LOS ANGELES -- Last weekend at the box office, Fox's Ford v Ferrari raced to the top as Elizabeth Banks' Charlie's Angels crashed and burned.
Directed by James Mangold, Ford v Ferrari opened in first place with $31 million, well above analyst projections of $20 million, according to estimates from measurement firm Comscore. Despite the strong showing for a film aimed at adults, the overall box office was down versus a year ago for a fifth straight weekend, falling 37.6% short of the same three-day period in 2018 when Fantastic Beasts: The Crimes of Grindelwald opened with $62.2 million. The year-to-date total now stands at $9.7 billion, 6.2% below last year.
Starring Christian Bale and Matt Damon, the $97 million film takes place in 1966 and tells the real-life story of two men who helped the Ford Motor Co. become the first American company to win Le Mans, the world's most prestigious sports car race.
Audiences responded with a rare A-plus CinemaScore and the film scored a 92% fresh rating on movie review aggregation site Rotten Tomatoes.
"We knew that it was a real crowd-pleaser. Anywhere we played it, whether at festivals or screenings, people have come out responding so positively to it. We knew that we had a little jewel here," said Cathleen Taff, Disney's distribution chief. "James Mangold and the Fox team, combined with the talent behind it -- Matt and Christian -- it's just a great, exciting, ambitious film. It's exactly what you want to see on the big screen."
Ford v Ferrari, made by 20th Century Fox before the company's acquisition by Disney, is the biggest Fox hit yet released by Disney. Much of the studio's previous Fox output, including Stuber and the X-Men film Dark Phoenix, has flopped. The Ford • Ferrari release comes sandwiched between two major Disney initiatives -- the recently launched Disney+ streaming service, and the forthcoming Frozen II release.
Paul Dergarabedian, senior media analyst for data firm Comscore, applauded Ford v Ferrari, but noted the industry needs much more gas to chase down the aforementioned 6.2% deficit to last year's total domestic box office.
"Ford v Ferrari may have won the race [last] weekend, but the industry is still trying to get out of neutral," Dergarabedian said. "We need Frozen to thaw out this box office."
At No. 2, Lionsgate's Midway added $8.8 million in its second weekend (a 51% drop) for a cumulative $35.1 million.
In third place, Columbia's rebooted Charlie's Angels bombed with $8.6 million, well below modest analyst projections of $12 million to $13 million.
Written, directed by and co-starring Elizabeth Banks, the film features Kristen Stewart, Ella Balinska and Naomi Scott as the new trio of Angels in the Charles Townsend Agency's now global operation.
The $50 million movie is in the same canon as the '70s television series, McG's 2000 film of the same name and his 2003 sequel, Charlie's Angels: Full Throttle. It earned a mixed reception with a B-plus CinemaScore and a 59% rotten rating on Rotten Tomatoes.
At No. 4, Paramount's Playing With Fire added $8.55 million in its second weekend (a 33% drop) for a cumulative $25.5 million.
Rounding out the top five, Universal's Last Christmas added $6.7 million in its second weekend (a 41% drop) for a cumulative $22.6 million.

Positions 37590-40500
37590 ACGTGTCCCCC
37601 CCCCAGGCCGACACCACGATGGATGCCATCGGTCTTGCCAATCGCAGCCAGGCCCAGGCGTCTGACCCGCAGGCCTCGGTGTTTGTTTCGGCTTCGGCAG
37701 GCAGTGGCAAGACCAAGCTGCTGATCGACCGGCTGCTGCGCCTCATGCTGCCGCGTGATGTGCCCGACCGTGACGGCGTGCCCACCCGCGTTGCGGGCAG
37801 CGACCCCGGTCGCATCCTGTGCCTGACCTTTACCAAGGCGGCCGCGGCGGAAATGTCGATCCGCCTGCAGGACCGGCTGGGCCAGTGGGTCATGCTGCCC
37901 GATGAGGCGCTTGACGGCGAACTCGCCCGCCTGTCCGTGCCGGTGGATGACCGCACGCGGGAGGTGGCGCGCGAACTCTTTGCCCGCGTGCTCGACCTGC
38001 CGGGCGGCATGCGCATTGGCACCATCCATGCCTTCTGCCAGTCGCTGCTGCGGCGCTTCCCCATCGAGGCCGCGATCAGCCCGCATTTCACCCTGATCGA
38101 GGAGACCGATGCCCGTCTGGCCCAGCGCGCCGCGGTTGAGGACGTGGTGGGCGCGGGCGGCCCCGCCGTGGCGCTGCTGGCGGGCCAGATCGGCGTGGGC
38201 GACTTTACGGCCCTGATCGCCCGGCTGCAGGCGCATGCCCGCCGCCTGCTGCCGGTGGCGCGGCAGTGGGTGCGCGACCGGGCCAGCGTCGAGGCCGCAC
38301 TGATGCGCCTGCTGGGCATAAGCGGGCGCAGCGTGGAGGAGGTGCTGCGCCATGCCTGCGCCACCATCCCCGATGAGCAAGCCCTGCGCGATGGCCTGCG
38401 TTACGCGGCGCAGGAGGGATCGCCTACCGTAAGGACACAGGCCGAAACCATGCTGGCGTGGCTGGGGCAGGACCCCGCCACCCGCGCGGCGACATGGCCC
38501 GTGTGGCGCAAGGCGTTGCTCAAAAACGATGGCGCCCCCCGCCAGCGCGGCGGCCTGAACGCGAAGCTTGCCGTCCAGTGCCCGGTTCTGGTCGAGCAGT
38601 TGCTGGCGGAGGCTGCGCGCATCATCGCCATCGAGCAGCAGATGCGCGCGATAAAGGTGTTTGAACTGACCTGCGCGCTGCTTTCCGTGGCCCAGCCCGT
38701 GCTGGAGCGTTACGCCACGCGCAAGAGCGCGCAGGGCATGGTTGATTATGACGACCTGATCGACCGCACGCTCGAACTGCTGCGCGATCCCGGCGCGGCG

At No. 6, Warner Bros.' Doctor Sleep added $6.2 million in its second weekend (a 56% drop) for a cumulative $25 million.
At No. 7, the studio's The Good Liar, a mystery starring Helen Mirren and Ian McKellen, was the weekend's other new wide release.
It earned so-so reviews with a B CinemaScore and a 63% fresh rating on Rotten Tomatoes. It managed a modest $5.7 million, adding to a string of underperforming adult-targeting releases for the studio, including Blinded by the Light, The Goldfinch and The Kitchen.
Those disappointments all pale, though, to the No. 8, the Warner success whose name is Joker. The film added $5.7 million in its seventh weekend for a cumulative $322.6 million, the first R-rated movie to surpass $1 billion in global ticket sales.
At No. 9, Disney's Maleficent: Mistress of Evil added $5.2 million in its fifth weekend for a cumulative $106 million.
Rounding out the top 10, Focus Features' Harriet added $4.8 million in its third weekend for a cumulative $31.9 million.
In limited release, A24 opened Waves in four locations to $144,562 for a strong per-screen average of $36,140.
The film, about a South Florida family, stars Kelvin Harrison Jr. (Mudbound), Sterling K. Brown, Lucas Hedges, Alexa Demie and Taylor Russell. It earned positive reviews with a 91% fresh rating on Rotten Tomatoes.
Amazon opened the political thriller The Report with Adam Driver in limited release but said it will not report box office grosses for the film, the first time the studio has done so. It begins streaming on the studio's Prime Video on Nov. 29. Similarly, Netflix opened awards qualifying runs for Atlantics and I Lost My Body but the streamer does not report grosses for its films.
Amazon also expanded Shia LaBeouf's Honey Boy into 17 locations in its second weekend (up from four last week) to $210,617 for a per-screen average of $12,389 and a cumulative $584,713.
This week, STX Entertainment opens the Chadwick Boseman cop drama 21 Bridges, Disney releases the highly anticipated Frozen II, Columbia reveals A Beautiful Day in the Neighborhood, featuring Tom Hanks as Mr. Rogers, and Focus Features debuts Dark Waters.
MovieStyle on 11/22/2019
Print Headline: Ford v Ferrari wins last week's race in ticket sales